The time we got library cards

Posted June 17, 2014 by Stacee in Signings | 4 Comments

When the Fierce Reads spring tour was announced, I eagerly awaited to see the dates and who was coming. And yay! The first date of the second leg was at the San Diego public library, so Michelle and I made plans to go.

On the day of, I ran around picking up books. When we went to the Marissa Meyer event at the library, the set up was a bit odd for buying books and then getting them signed, so we decided to have our books already with us. I met Michelle at the library early and we started our pre-game with some delicious carne asada at Lolita’s. From there, we went into the library and got some library cards before wandering around.


We found things like the library made out of Legos…

And then we found the teen center which housed the YA section. It had signs like this…

After we wandered around all 3 stories, we went back downstairs to wait for them to open the auditorium.


When Michelle ran off to the library store to buy things, I stayed with our things to set up my post. Around 5:10 or so, all four ladies came walking by. They stopped to do a quick photo shoot {and I got hellos from Emmy and Leigh} before heading inside to meet with the designated blogger. Molly, the Macmillan publicist also stopped and said hi.

They let us into the auditorium at 5:45. Michelle and I grabbed front row and settled in to wait a bit. The projector was still showing the promo stuff for Cinder.

The event started just after 6pm. There was a moderator from the local high school. She introduced each author and asked each author to talk about their book before asking her questions.


What character in your book do you relate to?

E: Dean who is the MC and Josie who is like a mother figure. I relate to Dean because he’s an outsider and an observer. I wanted to make him feel real, I think I put a lot of myself in it.

J: Kurt because he’s really academic and so was I. Kelsey does some really awful things, but she cares desperately about fitting in and I felt that way in high school.

A: The MC, laurel. I drew a lot upon my real life growing up when writing it. There’s a lot of me and my relationship with my family.

L: I’m going to cop out because I feel like it depends on the scene and the book. The trick for me is that there’s a little bit of me in all of them, even the bad ones.

What are you currently reading?

L: The Red Fortress 

A: Monument 14 and I can’t wait to get back to it.

E: I’ll tell you what happens in it.

J: I’m reading Counting by Sevens.

E: The Graveyard Book by Neil Gaiman.

Describe your MC in 5 words or less.

E: If we pick Dean: caught, honest, teenager, outsider, hot. That’s not true but I’m trying to get people who are on the fence about reading it to pick it up.

J: Survivor, real, slut? Killer?

E: You could say hot.

J: Okay, hot.

A: Sensitive, funny, courageous, kind. I think four is good.

L: It depends on the book. Insecure at the beginning, prickly all the time, power hungry by the end.

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If you could be a character from another panelist’s book, who would you be?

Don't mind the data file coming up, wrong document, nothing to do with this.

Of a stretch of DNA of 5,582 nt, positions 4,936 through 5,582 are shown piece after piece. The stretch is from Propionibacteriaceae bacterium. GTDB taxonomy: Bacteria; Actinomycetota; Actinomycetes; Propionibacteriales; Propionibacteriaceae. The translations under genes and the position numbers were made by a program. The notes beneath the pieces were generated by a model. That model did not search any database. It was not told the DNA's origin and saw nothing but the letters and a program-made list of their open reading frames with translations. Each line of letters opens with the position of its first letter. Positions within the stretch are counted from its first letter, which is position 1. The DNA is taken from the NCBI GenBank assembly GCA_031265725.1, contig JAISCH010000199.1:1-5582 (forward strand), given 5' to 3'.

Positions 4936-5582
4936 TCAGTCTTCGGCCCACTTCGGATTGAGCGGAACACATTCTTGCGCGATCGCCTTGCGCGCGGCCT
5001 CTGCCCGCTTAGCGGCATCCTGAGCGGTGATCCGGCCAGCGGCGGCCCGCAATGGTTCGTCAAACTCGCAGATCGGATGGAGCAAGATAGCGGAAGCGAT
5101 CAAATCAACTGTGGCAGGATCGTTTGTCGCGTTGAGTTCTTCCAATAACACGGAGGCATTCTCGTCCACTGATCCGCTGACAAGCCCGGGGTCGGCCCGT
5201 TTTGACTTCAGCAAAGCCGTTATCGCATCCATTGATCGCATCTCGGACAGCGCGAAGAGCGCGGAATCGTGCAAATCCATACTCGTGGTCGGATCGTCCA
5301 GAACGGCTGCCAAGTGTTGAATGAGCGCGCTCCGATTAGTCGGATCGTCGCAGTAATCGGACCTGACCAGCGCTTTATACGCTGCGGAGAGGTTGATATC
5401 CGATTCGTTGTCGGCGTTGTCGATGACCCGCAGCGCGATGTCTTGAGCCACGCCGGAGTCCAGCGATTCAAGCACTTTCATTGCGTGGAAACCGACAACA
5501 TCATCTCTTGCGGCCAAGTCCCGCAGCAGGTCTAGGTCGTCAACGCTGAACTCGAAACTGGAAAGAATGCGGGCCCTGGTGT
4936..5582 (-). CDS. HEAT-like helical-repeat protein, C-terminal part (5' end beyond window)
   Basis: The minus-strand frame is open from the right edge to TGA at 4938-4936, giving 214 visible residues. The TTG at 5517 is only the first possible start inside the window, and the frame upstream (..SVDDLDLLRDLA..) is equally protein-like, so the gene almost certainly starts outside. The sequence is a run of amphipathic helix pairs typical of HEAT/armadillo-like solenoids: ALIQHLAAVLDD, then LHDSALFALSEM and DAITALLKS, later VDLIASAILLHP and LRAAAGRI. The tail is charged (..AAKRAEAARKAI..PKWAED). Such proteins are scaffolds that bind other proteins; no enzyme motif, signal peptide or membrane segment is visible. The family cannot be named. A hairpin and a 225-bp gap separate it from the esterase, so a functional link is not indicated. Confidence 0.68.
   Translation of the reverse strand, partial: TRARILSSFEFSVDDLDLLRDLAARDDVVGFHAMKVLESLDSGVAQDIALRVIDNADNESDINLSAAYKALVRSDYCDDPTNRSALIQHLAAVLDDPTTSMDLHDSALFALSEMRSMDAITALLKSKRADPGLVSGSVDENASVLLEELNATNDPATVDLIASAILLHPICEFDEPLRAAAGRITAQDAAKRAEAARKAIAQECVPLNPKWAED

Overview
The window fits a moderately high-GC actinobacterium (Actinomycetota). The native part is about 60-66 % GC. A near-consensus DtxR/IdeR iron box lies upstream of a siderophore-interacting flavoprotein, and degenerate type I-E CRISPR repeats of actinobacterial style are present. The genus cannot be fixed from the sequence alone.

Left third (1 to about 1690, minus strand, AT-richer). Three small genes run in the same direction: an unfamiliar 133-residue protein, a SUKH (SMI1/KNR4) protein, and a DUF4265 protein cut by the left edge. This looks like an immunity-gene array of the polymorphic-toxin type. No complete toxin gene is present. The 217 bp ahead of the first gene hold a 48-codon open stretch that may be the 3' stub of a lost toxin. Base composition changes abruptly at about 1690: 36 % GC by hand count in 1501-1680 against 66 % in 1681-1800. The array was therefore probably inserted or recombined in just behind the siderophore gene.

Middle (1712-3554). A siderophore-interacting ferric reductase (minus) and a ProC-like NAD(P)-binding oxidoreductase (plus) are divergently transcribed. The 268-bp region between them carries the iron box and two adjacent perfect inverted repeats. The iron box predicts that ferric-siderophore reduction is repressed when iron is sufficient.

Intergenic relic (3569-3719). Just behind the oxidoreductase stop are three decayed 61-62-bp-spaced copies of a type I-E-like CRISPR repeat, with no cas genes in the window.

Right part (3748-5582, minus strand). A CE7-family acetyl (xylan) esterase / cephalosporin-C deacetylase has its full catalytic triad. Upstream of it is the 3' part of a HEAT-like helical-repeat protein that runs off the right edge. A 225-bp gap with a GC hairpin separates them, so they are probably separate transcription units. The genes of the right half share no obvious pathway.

A: I want to be the sun summoner.

L: Can I be a dead person, but not dead?

J: I would love to be the tailor from Leigh’s book. I could make the eye circles go away.

L: There are a lot of characters I love from Monument 14, but I wouldn’t be good in that situation. I love Laurel and May, but their lives? Ugh.

What advice would you give to aspiring YA authors? 

A: I used to work with Stephen Chbosky. He told me that you’re a writer if you write. You don’t have to be an aspiring author. If you do the action of writing, you’re a writer.

L: The first book doesn’t have to be The Book. I started a lot of books and it wouldn’t go anywhere. Write your crappy book first, just finish it. It doesn’t have to be the book that starts your career, it just has to be finished.

E: You can’t judge your work while your working on it. It’s like trying to drive a car while pushing on the gas and brake at the same time. Don’t sit down and read everything you read the day before. Just get it out.

J: Read for pleasure. Never ever let anyone make you feel bad for what you want to read. Also, put your phone away and start spying on people. A lot of my writing muscle was from staring out the window on family road trips and wondering what people were doing.  Who lives in that house on the side of the freeway? What are their lives like?

What makes you fierce?

E: o=Obviously our hair.

{So at this point, there were more questions, but I started searching for the secret quote that Leigh posted in order to get a prize. Sorry. I really wanted the prize…}

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Did you keep journals when you were young?

E: Yes. I have a friend who will be going through them when I’m dead who will go through them for my kids.

J: I journaled a lot until I was about 12. I don’t do it any more.

L: Last night I actually read some of my diary. It’s the most boring book. When I was in high school and college, I journaled a lot. The only time I do it now is if I need to work through something.

A: I also have a very large collection. One of my favorite things to do was to write down song lyrics.

For those of you who have written trilogies? Any advice for pushing through the third book?

E: First off, congratulations. What’s nice is if you’re new territory. You want there to be twists and turns and honest surprises in all of the books. If you’re stuck, I would look through what you’ve written.  I find that if I’m stuck it’s because I’m making the characters do something they don’t want to or something that doesn’t make sense and my brain won’t let me.